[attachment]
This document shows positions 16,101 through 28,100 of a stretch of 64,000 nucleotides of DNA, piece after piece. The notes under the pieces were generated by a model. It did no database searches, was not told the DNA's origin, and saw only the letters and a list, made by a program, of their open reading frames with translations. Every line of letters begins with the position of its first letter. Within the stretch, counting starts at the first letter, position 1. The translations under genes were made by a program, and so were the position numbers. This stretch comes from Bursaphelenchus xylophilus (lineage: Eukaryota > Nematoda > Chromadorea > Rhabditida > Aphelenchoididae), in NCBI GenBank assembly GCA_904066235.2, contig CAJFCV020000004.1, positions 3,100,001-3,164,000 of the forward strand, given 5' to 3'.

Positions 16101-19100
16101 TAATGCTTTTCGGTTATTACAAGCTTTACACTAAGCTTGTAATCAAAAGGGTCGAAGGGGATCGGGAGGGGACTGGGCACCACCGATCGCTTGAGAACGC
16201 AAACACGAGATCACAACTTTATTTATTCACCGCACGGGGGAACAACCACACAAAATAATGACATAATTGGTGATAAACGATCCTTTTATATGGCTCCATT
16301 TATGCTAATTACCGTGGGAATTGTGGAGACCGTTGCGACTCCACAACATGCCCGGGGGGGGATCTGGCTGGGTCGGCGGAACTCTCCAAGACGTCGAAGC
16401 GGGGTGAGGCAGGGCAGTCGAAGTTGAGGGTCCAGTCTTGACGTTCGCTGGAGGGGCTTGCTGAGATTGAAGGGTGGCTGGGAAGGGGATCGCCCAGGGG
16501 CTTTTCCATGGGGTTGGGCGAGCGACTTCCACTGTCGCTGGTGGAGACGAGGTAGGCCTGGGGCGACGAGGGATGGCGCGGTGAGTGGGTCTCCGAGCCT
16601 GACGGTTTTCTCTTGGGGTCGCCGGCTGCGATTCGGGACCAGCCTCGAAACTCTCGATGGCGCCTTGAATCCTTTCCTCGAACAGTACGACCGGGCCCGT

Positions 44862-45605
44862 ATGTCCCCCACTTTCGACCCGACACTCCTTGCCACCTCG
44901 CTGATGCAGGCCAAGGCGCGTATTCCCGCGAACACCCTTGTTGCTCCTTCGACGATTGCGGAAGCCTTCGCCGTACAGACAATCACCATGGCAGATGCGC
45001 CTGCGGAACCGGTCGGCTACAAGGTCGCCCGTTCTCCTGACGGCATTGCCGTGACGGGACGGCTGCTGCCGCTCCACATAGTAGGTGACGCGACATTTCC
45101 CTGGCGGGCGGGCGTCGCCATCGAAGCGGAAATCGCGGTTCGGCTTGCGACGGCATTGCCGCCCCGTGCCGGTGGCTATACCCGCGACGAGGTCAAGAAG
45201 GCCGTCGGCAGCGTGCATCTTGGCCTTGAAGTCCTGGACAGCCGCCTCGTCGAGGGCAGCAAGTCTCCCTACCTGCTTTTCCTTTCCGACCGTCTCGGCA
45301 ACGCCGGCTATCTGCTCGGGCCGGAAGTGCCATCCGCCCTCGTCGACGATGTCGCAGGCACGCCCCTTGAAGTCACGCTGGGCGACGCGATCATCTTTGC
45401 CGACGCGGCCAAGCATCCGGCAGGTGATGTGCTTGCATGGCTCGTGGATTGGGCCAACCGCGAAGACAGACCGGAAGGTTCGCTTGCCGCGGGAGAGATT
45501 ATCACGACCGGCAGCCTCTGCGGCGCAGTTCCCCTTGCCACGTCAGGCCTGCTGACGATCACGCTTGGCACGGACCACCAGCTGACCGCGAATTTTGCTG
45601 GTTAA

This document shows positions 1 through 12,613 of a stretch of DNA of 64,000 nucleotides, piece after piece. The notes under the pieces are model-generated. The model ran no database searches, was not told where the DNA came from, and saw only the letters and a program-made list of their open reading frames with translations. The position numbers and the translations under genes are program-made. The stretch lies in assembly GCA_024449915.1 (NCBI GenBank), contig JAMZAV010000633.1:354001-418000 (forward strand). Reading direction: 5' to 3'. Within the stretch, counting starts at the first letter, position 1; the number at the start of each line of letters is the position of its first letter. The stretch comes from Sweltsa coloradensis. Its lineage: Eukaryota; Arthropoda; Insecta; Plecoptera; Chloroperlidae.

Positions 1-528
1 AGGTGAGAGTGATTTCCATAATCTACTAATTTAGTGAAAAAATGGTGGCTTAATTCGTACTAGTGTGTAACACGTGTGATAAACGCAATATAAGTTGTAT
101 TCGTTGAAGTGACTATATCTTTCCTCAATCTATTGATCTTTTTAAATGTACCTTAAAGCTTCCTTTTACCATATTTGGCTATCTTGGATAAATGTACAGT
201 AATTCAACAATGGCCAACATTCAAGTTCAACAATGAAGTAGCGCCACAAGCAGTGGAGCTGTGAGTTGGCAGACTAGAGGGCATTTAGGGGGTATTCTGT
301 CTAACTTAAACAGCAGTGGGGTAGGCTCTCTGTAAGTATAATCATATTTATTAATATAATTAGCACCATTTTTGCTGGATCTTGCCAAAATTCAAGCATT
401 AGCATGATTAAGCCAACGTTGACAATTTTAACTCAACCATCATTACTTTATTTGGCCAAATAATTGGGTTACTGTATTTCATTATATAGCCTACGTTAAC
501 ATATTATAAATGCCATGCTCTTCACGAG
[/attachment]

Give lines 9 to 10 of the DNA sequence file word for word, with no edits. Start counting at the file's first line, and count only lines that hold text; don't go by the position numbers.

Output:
Positions 44862-45605
44862 ATGTCCCCCACTTTCGACCCGACACTCCTTGCCACCTCG